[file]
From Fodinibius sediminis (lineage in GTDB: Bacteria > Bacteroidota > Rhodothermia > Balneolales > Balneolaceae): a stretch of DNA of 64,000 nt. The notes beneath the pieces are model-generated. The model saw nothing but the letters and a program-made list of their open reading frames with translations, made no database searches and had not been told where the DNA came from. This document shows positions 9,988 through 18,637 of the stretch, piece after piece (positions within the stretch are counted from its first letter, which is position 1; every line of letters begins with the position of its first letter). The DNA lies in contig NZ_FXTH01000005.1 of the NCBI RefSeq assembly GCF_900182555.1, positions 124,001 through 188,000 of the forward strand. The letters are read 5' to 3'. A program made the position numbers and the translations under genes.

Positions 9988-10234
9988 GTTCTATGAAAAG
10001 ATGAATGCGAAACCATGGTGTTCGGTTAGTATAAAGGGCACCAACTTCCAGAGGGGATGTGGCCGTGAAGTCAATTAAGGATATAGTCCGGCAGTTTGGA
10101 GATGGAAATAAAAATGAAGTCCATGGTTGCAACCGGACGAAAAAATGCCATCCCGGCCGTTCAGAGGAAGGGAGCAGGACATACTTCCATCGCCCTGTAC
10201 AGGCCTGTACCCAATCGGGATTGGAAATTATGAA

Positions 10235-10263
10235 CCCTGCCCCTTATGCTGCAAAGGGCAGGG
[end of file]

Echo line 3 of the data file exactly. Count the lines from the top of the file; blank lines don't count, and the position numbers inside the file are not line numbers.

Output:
9988 GTTCTATGAAAAG